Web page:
Examples of BTR Activities n Provide weekly toddler and infant storytimes in all library locations n Put packets together n Present parenting workshops n Conduct lapsits n Provide bags for parents n Train volunteers n Enhance collections with age appropriate books n Distribute packets through home visits n Enroll low income new parents/teens and their children n Provide referral service to the adult literacy tutoring program
Examples of BTR Activities n Develop brochure n Conduct BTR publicity campaign: radio, billboards, and posters n Develop a BTR Family Literacy web page with links n Conduct phone interviews, personal interviews and focus groups n Host meetings with partners n Implement a summer reading program n Create BTR newsletter and mailing list n Issue library cards to program participants
Outcomes Measurement n Products –classes taught –counseling sessions conducted –educational materials distributed –hours of service delivered –participants served InputsActivitiesOutputsOutcomes
Criteria for Outputs n Measure how many for the activities n Often are simply the activities quantified-50 computer classes taught n Measure a single activity n Do not measure a change for a client (that would be an outcome)
Examples of BTR Outputs n 120 pregnant new moms served n 8 lapsits at Health Department n 12 Expectant Mothers programs, 150 people attend n 5,000 packets n 50 new books added n 2 training sessions for project partners n # attending lapsits n # of parent programs given n # of bags distributed n # of volunteers n # web page hits n # of posters, billboards, radio PSAs n # parents/children attending storytimes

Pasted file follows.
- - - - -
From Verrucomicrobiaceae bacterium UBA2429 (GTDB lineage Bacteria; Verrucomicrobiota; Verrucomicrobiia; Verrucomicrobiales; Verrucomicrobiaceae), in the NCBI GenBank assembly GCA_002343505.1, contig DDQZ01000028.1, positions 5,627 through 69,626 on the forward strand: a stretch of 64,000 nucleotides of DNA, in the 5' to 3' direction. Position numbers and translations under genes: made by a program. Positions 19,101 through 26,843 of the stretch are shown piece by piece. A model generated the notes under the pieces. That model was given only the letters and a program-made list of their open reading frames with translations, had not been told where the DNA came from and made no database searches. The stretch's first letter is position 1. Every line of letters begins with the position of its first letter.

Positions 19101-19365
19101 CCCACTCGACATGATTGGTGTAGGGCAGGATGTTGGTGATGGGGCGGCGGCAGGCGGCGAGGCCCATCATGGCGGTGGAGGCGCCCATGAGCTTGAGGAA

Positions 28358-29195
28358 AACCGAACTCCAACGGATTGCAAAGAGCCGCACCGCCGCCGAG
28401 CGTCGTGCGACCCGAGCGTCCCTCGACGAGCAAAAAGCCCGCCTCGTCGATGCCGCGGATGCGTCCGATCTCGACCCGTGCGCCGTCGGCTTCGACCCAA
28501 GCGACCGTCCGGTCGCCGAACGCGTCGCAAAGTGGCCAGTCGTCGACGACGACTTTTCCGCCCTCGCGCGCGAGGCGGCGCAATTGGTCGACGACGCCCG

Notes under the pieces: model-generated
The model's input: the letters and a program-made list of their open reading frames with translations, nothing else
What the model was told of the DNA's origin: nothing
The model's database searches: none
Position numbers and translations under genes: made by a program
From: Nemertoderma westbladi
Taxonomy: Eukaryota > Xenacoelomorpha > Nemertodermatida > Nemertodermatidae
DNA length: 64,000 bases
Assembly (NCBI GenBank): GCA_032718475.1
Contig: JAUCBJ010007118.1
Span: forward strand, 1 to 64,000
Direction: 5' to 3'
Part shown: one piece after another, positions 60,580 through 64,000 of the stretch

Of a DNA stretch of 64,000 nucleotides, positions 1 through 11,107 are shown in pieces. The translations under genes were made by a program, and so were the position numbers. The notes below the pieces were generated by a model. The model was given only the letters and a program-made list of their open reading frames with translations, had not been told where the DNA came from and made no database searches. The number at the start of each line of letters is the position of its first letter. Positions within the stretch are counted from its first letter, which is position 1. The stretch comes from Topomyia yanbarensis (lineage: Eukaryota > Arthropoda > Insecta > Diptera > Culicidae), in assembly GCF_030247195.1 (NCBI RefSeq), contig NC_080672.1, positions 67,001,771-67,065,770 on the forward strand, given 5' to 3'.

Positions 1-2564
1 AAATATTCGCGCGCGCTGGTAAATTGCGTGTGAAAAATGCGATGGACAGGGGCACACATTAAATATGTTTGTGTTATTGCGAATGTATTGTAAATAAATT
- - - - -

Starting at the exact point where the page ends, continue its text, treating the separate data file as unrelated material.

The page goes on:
Outcomes Measurement n Benefits for People –new knowledge –increased skills –changed attitudes or values –modified behavior –improved condition –altered status InputsActivitiesOutputsOutcomes
Criteria for Outcomes n Are client-focused n Measure a single meaningful change in the client n Are within the scope of the project n Identify who achieves the outcome n Are concise, clear, and lingo-free n Are objective n Are specific
Examples of BTR Outcomes n Parents or caregivers read to their children n Parents set a goal for their own or their childs education n BTR staff gain insight into the information needs of the clients n Community organizations cooperate to provide services to break inter-generational cycle of illiteracy n Parents or caregivers use the library
We know what we want to achieve with our programs… BUT... How do we measure our success AND demonstrate to funders, boards and commissions that we were successful?
Outcomes Measurement: Evaluation Plan IndicatorsSources/Methods Data you collect to measure indicators of success will let you know you have achieved your outcome(s) and to what extent you have achieved them. InputsActivitiesOutputsOutcomes